Cervical Cancer: Tests After Diagnosis
What tests might I have after being diagnosed?
After a diagnosis of cervical cancer, you will likely need more tests. These help your healthcare providers learn more about the cancer. The tests can help show if it has grown into nearby areas or spread to other parts of your body. The test results help your healthcare providers decide the best ways to treat the cancer. If you have any questions about these or other tests, be sure to talk with your healthcare team.
The tests you may have can include:
These tests are used to find out the stage of the cancer. The stage is how much cancer there is and how far it has spread (metastasized) in your body. It's one of the most important things to know when deciding how to treat the cancer.
Pelvic exam under general anesthesia
To look more closely at your cervix, your doctor may do a pelvic exam while you are under general anesthesia. This means drugs will be used to make you sleep and not feel pain while it's done. These tests may also be done while you’re asleep:
Cystoscopy. During this test, the doctor looks at the inside of your bladder with a tool called a cystoscope. This is a long, thin tube with a light and lens on the end. It's put through your urethra and up into the bladder. The doctor looks through the scope to see if cancer has spread to the urethra or bladder.
Proctoscopy. For this test, the doctor uses a tool called a sigmoidoscope. The thin, tube-like scope has a light and lens on the end. It's put into your anus and slid into the lower end of your large intestine. This allows the doctor to see if the cancer has spread to the rectum and/or the bottom part of your large intestine.
A chest X-ray is done to see if there are any changes in your lungs. Changes may mean that the cervical cancer has spread. An X-ray uses a small amount of radiation to make an image of organs and bones inside the body. The test can show enlarged lymph nodes in your chest. It takes only a few minutes and doesn't hurt.
This test helps your doctor see exactly where the cervical cancer is and if it has spread to other parts of your body. It's helpful for finding cervical cancer that has spread to the liver, lungs, or other parts of the body.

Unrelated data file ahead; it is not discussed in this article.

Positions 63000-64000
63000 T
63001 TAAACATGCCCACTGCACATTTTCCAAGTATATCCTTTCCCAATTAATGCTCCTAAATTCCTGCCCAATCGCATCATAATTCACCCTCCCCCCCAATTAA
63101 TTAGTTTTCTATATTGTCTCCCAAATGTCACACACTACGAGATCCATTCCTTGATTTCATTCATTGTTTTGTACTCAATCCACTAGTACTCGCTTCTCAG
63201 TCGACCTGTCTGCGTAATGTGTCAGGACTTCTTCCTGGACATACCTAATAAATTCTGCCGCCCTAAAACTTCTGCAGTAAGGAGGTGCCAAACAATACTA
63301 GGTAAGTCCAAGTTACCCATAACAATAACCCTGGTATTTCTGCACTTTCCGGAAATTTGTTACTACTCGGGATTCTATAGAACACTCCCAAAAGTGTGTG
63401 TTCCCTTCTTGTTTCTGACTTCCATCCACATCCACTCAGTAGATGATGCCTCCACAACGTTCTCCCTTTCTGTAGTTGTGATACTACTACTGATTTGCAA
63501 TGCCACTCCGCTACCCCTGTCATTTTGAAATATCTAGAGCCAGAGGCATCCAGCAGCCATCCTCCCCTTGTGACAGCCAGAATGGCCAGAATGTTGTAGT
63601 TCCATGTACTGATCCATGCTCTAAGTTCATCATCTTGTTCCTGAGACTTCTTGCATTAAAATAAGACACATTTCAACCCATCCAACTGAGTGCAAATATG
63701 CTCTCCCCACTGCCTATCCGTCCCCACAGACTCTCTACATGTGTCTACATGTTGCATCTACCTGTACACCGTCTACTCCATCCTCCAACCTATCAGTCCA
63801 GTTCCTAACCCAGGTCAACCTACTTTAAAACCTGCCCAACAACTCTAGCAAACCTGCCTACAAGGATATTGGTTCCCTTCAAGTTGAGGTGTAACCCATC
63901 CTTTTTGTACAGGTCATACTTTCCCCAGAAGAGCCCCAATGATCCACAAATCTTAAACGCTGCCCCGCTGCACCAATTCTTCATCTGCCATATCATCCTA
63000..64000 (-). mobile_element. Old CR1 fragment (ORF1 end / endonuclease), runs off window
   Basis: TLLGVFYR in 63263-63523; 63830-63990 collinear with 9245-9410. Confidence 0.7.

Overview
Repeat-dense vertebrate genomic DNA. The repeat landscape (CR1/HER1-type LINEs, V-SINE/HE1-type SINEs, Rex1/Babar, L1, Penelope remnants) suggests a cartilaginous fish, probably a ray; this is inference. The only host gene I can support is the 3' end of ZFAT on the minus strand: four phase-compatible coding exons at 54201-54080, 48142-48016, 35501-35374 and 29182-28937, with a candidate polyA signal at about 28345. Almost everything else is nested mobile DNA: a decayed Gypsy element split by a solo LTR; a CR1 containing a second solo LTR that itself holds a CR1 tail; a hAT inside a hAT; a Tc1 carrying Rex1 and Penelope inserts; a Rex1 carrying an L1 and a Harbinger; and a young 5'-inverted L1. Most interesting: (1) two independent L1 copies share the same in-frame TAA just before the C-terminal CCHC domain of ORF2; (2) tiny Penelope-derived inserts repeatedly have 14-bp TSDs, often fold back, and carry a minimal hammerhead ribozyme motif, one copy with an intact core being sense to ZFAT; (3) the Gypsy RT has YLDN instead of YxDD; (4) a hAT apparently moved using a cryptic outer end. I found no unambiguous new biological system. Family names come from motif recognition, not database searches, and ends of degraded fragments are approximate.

A CT scan uses a series of X-rays and a computer to create detailed images of the inside of the body. During the test, you lie still on a narrow table as it slowly slides through the center of the ring-shaped CT scanner. The scanner directs beams of X-rays at your body. A CT scan is painless. You may be asked to hold your breath a few times during the scan. You may need to drink a contrast dye, or you might get it as an IV (intravenous) injection.
A second set of pictures might be taken a few hours after you get the dye. The dye helps lymph nodes and other tissues show up better on the scan. It will slowly pass through your system and exit through your bowel movements or urine. Some people have a brief warm feeling (flushing) go through their body just after the dye injection. Tell your doctor if you have ever had a reaction to contrast material in the past, such as hives or trouble breathing. Tell your doctor if you have these reactions during the test.
This test is very helpful in looking at pelvic tumors and for checking for cancer spread to your brain and spinal cord. MRI may also be used if the results of an X-ray or CT scan aren’t clear. MRIs use radio waves, magnets, and a computer to make detailed images of the inside of the body.
For this test, you lie still on a table as it passes through a long, tube-like scanner. If you're not comfortable in small spaces, you may be given a sedative before the test. The scanner directs a beam of radio waves at the part of your body to be scanned. You may need more than 1 set of images. Each one may take 2 to 15 minutes. This test is painless. It may last an hour or more. The machine is loud during the test. You can ask for earplugs or headphones with music.
Intravenous pyelogram (IVP)
An IVP is an X-ray of the kidneys, bladder, and the tubes (ureters) that carry urine from the kidneys to the bladder. You may not need this test if you have a CT scan or MRI.
A PET scan looks at your entire body. For this test, you either swallow or are injected with a mildly radioactive sugar (glucose). The PET scan will show where in your body the glucose is being used the most. This helps find active cells that are dividing quickly, like cancer cells.
You’ll lie still on a table that slides through the ring-shaped PET scanner. It will rotate around you and take pictures. Other than the injection, a PET scan is painless. Some people are sensitive to the substance and may have nausea, a headache, or vomiting. Some newer machines can do PET and CT scans at the same time, so areas that show up on the PET scan can be compared to the more detailed images of the CT scan.
Working with your healthcare provider
The gynecologic oncologist will decide which of these tests are best for you. Make sure to prepare for the tests as instructed. Ask questions and talk about any concerns you have.